# Kantorovich theorem

The Kantorovich theorem is a mathematical statement on the convergence of Newton's method. It was first stated by Leonid Kantorovich in 1940.

Newton's method constructs a sequence of points that—with good luck—will converge to a solution $x$ of an equation $f(x)=0$ or a vector solution of a system of equation $F(x)=0$. The Kantorovich theorem gives conditions on the initial point of this sequence. If those conditions are satisfied then a solution exists close to the initial point and the sequence converges to that point.

## Assumptions

Let $X\subset\R^n$ be an open subset and $F:\R^n\supset X\to\R^n$ a differentiable function with a Jacobian $F^{\prime}(x)$ that is locally Lipschitz continuous (for instance if it is twice differentiable). That is, it is assumed that for any open subset $U\subset X$ there exists a constant $L>0$ such that for any $\mathbf x,\mathbf y\in U$

$\|F'(\mathbf x)-F'(\mathbf y)\|\le L\;\|\mathbf x-\mathbf y\|$

holds. The norm on the left is some operator norm that is compatible with the vector norm on the right. This inequality can be rewritten to only use the vector norm. Then for any vector $v\in\R^n$ the inequality

$\|F'(\mathbf x)(v)-F'(\mathbf y)(v)\|\le L\;\|\mathbf x-\mathbf y\|\,\|v\|$

must hold.

Now choose any initial point $\mathbf x_0\in X$. Assume that $F'(\mathbf x_0)$ is invertible and construct the Newton step $\mathbf h_0=-F'(\mathbf x_0)^{-1}F(\mathbf x_0).$

The next assumption is that not only the next point $\mathbf x_1=\mathbf x_0+\mathbf h_0$ but the entire ball $B(\mathbf x_1,\|\mathbf h_0\|)$ is contained inside the set X. Let $M\le L$ be the Lipschitz constant for the Jacobian over this ball.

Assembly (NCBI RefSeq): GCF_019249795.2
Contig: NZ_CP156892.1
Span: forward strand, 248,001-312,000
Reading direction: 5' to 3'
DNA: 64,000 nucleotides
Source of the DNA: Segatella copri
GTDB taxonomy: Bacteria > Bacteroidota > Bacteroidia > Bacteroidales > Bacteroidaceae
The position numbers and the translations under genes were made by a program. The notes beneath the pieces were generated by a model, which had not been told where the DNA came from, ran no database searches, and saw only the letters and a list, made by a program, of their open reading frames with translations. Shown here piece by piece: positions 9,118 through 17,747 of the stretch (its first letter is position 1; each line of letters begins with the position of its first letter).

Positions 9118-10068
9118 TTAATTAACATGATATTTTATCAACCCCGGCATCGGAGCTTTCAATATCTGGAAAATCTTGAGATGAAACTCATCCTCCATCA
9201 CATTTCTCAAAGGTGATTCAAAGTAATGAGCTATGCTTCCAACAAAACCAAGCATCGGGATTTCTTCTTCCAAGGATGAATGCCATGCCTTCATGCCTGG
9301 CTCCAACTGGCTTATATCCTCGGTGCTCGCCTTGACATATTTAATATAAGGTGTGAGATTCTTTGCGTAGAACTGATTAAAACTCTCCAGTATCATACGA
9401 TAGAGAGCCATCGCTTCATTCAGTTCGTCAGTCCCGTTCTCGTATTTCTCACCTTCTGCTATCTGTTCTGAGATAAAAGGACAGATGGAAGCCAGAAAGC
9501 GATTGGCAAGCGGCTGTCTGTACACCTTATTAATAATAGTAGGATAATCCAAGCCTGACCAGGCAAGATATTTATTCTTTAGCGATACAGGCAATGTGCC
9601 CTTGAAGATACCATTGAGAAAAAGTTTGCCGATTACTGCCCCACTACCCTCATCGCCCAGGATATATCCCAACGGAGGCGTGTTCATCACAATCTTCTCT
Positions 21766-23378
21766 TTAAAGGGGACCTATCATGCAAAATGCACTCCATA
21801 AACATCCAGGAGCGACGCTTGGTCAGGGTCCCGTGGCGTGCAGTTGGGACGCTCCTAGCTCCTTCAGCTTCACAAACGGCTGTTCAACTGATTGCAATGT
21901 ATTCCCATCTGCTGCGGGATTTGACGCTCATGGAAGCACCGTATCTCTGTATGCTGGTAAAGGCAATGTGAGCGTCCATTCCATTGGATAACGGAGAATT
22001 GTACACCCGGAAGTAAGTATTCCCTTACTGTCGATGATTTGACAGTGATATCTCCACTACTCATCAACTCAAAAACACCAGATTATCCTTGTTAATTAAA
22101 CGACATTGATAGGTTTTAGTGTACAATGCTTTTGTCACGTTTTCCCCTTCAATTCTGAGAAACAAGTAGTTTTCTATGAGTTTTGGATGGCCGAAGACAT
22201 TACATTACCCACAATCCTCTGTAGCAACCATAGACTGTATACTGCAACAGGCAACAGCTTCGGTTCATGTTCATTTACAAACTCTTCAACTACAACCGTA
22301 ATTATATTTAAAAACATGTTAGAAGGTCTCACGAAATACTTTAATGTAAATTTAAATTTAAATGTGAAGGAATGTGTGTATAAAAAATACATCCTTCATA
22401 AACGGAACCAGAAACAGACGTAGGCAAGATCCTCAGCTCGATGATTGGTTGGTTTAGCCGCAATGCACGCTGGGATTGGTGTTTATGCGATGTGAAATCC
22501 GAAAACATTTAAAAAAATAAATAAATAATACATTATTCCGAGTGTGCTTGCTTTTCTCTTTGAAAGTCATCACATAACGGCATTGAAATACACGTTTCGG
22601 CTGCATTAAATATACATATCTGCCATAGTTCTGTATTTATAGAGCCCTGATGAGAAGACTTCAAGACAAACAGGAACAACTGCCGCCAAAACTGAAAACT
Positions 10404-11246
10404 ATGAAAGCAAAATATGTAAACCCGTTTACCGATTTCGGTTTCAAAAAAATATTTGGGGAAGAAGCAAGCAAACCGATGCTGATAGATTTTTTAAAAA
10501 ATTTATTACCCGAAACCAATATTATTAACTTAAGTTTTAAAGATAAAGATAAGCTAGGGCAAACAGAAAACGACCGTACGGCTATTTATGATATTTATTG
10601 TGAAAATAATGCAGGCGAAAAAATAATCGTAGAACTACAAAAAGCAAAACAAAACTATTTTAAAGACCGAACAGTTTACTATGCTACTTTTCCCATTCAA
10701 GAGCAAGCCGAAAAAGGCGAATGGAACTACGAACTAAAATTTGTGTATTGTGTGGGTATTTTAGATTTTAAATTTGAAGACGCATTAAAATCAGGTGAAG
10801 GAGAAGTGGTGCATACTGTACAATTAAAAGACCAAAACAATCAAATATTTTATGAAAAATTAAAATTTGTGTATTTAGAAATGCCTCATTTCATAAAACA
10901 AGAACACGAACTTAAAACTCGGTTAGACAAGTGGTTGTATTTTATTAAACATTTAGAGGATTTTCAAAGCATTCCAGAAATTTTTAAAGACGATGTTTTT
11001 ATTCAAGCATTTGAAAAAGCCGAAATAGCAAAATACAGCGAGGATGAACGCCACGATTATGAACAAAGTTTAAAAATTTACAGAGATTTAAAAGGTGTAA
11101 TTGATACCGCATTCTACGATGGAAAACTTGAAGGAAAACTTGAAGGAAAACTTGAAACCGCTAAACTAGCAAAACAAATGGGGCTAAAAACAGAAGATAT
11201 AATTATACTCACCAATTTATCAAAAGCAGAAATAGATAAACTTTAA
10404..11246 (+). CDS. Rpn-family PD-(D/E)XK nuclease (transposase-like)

As a last preparation, construct recursively, as long as it is possible, the sequences $(\mathbf x_k)_k$, $(\mathbf h_k)_k$, $(\alpha_k)_k$ according to

\begin{alignat}{2} \mathbf h_k&=-F'(\mathbf x_k)^{-1}F(\mathbf x_k)\\[0.4em] \alpha_k&=M\,\|F'(\mathbf x_k)^{-1}\|\,\|h_k\|\\[0.4em] \mathbf x_{k+1}&=\mathbf x_k+\mathbf h_k. \end{alignat}

## Statement

Now if $\alpha_0\le\tfrac12$ then

1. a solution $\mathbf x^*$ of $F(\mathbf x^*)=0$ exists inside the closed ball $\bar B(\mathbf x_1,\|\mathbf h_0\|)$ and
2. the Newton iteration starting in $\mathbf x_0$ converges to $\mathbf x^*$ with at least linear order of convergence.

A statement that is more precise but slightly more difficult to prove uses the roots $t^\ast\le t^{**}$ of the quadratic polynomial

$p(t) =\left(\tfrac12L\|F'(\mathbf x_0)^{-1}\|^{-1}\right)t^2 -t+\|\mathbf h_0\|$,
$t^{\ast/**}=\frac{2\|\mathbf h_0\|}{1\pm\sqrt{1-2\alpha}}$

and their ratio

$\theta =\frac{t^*}{t^{**}} =\frac{1-\sqrt{1-2\alpha}}{1+\sqrt{1-2\alpha}}.$

Then

1. a solution $\mathbf x^*$ exists inside the closed ball $\bar B(\mathbf x_1,\theta\|\mathbf h_0\|)\subset\bar B(\mathbf x_0,t^*)$
2. it is unique inside the bigger ball $B(\mathbf x_0,t^{*\ast})$
3. and the convergence to the solution of $F$ is dominated by the convergence of the Newton iteration of the quadratic polynomial $p(t)$ towards its smallest root $t^\ast$,[1] if $t_0=0,\,t_{k+1}=t_k-\tfrac{p(t_k)}{p'(t_k)}$, then
$\|\mathbf x_{k+p}-\mathbf x_k\|\le t_{k+p}-t_k.$
4. The quadratic convergence is obtained from the error estimate[2]
$\|\mathbf x_{n+1}-\mathbf x^*\| \le \theta^{2^n}\|\mathbf x_{n+1}-\mathbf x_n\| \le\frac{\theta^{2^n}}{2^n}\|\mathbf h_0\|.$

## Notes

1. ^ Ortega, J. M. (1968). "The Newton-Kantorovich Theorem". Amer. Math. Monthly 75 (6): 658–660. JSTOR 2313800.
2. ^ Gragg, W. B.; Tapia, R. A. (1974). "Optimal Error Bounds for the Newton-Kantorovich Theorem". SIAM Journal on Numerical Analysis 11 (1): 10–13. doi:10.1137/0711002. JSTOR 2156425.

## Literature

• Kantorowitsch, L. (1948): Functional analysis and applied mathematics (russ.). UMN3, 6 (28), 89–185.
• Kantorowitsch, L. W.; Akilow, G. P. (1964): Functional analysis in normed spaces.
• P. Deuflhard: Newton Methods for Nonlinear Problems. Affine Invariance and Adaptive Algorithms., Springer, Berlin 2004, ISBN 3-540-21099-7 (Springer Series in Computational Mathematics, Vol. 35)